On the other hand, it has been proposed that insert numbers can be stabilized by selection against chromosomal rearrangements caused by ectopic recombination between elements (Langley *et al*. 1988). This selection could synergistically increase with the number of heterozygous inserts (those that cannot pair properly), maximizing selection against new active copies, which are expected to segregate at low frequency, but to cause no load in case they became fixed. It should be noted that the fitness reduction from unequal exchange should occur through fertility impairment, so that it would go undetected in our viability tests. This regulatory mechanism would be inefficient in the MA lines, both because selective intensity would be small compared to drift and because of the small number of copies segregating in these brother × sister lines, unless the insertion rate is very large as occurred by the end of the experiment when the lines finally collapsed (predicted rate l = 0.22). However, it can account for the stabilization of insert numbers in our control populations. Note that our estimates predict an acceleration for the insertion that, in the absence of selection, would be much larger than that under a model where all ancestral inserts were active, with insertion rate 10^{−4} each. Therefore, the selection coefficient per active copy required to halt insert numbers (on the order of ν according to Charlesworth 1991, *i.e*., ∼10^{−2}) should be about two orders of magnitude larger than previously assumed, thus explaining insert number contention even in moderate-sized populations. However, due to synergy, this deleterious effect can be smaller when the number of copies, or the overall frequency of segregating inserts, are below the equilibrium value. Our results also imply that transposable activity for a specific line depends on the random sampling of active copies during line founding and is consistent with the observation that, despite the important copy numbers of many transposable families in natural populations, each studied laboratory line shows mobility for only a few families that vary from line to line (Nuzhdin *et al*. 1997).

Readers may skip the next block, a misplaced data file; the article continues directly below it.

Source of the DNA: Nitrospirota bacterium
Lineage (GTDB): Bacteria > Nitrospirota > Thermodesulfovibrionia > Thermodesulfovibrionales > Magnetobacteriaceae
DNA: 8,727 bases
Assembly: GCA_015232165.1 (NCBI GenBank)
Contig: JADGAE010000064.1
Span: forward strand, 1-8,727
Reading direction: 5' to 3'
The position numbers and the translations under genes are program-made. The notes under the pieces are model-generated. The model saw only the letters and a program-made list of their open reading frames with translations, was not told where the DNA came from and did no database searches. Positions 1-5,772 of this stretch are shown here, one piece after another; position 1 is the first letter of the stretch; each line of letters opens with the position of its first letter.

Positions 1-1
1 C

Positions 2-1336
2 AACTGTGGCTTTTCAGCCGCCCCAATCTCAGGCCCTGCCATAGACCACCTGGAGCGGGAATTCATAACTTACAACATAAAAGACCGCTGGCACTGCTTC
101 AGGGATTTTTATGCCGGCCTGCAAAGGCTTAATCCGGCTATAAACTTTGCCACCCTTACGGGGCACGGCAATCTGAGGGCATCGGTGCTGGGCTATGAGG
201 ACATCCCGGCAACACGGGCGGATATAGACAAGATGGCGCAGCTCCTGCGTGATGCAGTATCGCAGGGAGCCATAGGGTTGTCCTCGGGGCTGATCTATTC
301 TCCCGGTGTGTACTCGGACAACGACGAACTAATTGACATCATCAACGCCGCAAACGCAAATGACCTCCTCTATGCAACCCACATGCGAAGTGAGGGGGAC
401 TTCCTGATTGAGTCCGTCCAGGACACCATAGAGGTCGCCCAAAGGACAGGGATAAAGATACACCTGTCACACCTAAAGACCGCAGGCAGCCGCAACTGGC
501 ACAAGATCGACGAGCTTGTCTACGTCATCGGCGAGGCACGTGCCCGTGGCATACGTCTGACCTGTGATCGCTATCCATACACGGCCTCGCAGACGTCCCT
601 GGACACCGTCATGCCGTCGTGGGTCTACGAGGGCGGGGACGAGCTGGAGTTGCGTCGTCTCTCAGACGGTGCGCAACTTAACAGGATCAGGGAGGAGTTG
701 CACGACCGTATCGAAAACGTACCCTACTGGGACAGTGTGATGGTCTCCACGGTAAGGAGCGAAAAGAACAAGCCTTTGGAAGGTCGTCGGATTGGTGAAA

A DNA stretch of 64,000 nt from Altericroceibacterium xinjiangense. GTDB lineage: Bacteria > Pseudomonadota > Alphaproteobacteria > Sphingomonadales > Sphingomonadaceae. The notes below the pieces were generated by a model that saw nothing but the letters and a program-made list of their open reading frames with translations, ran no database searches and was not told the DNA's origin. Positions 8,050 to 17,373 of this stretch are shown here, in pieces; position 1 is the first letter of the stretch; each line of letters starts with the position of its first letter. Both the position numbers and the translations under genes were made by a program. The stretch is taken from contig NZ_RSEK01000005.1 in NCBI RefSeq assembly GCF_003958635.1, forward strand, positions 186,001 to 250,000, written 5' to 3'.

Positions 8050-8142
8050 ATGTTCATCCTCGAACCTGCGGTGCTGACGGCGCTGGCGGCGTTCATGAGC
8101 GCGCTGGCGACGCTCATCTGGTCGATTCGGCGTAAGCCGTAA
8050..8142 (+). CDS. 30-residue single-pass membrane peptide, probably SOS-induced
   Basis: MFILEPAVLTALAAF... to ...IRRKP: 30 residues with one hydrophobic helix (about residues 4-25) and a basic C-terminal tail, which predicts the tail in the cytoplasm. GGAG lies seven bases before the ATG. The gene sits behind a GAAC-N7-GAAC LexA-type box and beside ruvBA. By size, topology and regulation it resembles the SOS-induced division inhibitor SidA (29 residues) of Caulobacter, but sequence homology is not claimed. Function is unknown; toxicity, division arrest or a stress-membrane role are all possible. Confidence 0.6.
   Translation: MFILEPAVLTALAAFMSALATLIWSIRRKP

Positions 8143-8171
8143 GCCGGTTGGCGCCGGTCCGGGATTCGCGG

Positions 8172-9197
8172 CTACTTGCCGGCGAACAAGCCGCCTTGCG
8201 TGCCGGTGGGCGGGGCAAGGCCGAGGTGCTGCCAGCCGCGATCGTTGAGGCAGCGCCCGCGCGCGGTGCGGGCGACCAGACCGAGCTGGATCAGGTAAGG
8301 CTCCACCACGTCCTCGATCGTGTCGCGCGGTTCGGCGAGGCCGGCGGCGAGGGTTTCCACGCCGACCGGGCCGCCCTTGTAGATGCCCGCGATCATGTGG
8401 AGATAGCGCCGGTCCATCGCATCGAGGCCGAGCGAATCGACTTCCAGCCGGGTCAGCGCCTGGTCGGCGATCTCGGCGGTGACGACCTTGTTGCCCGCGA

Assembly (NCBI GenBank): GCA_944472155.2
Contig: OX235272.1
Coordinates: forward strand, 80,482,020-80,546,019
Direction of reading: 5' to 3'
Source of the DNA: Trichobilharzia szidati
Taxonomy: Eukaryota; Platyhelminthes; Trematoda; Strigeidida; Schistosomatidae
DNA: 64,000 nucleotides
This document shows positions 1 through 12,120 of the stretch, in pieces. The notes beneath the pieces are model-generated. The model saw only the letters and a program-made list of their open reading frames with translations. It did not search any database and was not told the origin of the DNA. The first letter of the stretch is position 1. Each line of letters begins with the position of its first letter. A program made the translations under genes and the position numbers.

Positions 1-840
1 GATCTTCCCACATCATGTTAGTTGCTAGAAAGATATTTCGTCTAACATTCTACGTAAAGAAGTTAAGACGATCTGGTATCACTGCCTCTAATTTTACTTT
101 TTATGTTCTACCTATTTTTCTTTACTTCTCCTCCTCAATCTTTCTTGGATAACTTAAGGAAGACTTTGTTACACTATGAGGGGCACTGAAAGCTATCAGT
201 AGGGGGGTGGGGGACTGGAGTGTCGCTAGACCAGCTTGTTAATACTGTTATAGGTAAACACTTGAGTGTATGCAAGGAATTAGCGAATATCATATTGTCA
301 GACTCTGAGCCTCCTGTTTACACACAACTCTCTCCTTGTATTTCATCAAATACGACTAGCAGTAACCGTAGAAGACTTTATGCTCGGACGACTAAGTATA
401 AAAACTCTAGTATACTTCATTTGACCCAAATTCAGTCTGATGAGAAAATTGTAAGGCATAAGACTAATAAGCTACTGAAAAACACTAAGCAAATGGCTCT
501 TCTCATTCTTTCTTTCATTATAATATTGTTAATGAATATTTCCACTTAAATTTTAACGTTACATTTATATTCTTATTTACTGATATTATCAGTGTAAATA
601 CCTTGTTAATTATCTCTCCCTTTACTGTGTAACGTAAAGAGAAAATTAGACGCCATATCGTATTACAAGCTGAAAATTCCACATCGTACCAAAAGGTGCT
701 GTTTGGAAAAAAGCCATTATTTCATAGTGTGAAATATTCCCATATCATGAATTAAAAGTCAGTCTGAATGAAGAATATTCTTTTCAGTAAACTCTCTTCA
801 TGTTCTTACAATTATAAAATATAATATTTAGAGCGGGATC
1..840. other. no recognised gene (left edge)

Under the above model of selective contention, a prevalence of inactive copies could be due to the accumulation of spontaneous mutation in old elements, which are expected to drift in low-recombination regions sheltered from natural selection. This scenario is in agreement with results by Bartolomé and Maside (2004), who found that low-recombination regions harbor important numbers of fixed and degenerated transposable elements, while elements in high-recombination regions are fewer, canonical, and segregate at low frequencies. However, our inference that a large number of copies with well-conserved LTR sequences are inactive in the ancestral population would imply some inactivation mechanism, as might be RNA interference, which can silence genes at both the transcriptional level (through methylation; Kawasaki and Taira 2004) and the posttranscriptional level (Vastenhouw and Plasterk 2004; Brennecke *et al*. 2007). This mechanism has been proposed to cause specific TE silencing stimulated by the number of TE copies in a predator–prey-like model, leading to copy number regulation comparable to that arising from ectopic exchange (Abrusán and Krambeck 2006). In this situation, it is appealing to consider that particular TE copies could occasionally escape silencing through mutation, leading to insertion bursts. Although, in principle, this mechanism does not explain why the insertion rate was controlled in our C1 and C2 populations but not in the MA lines, it might explain the long-term inactivation of TE families in large populations.

#### General consequences: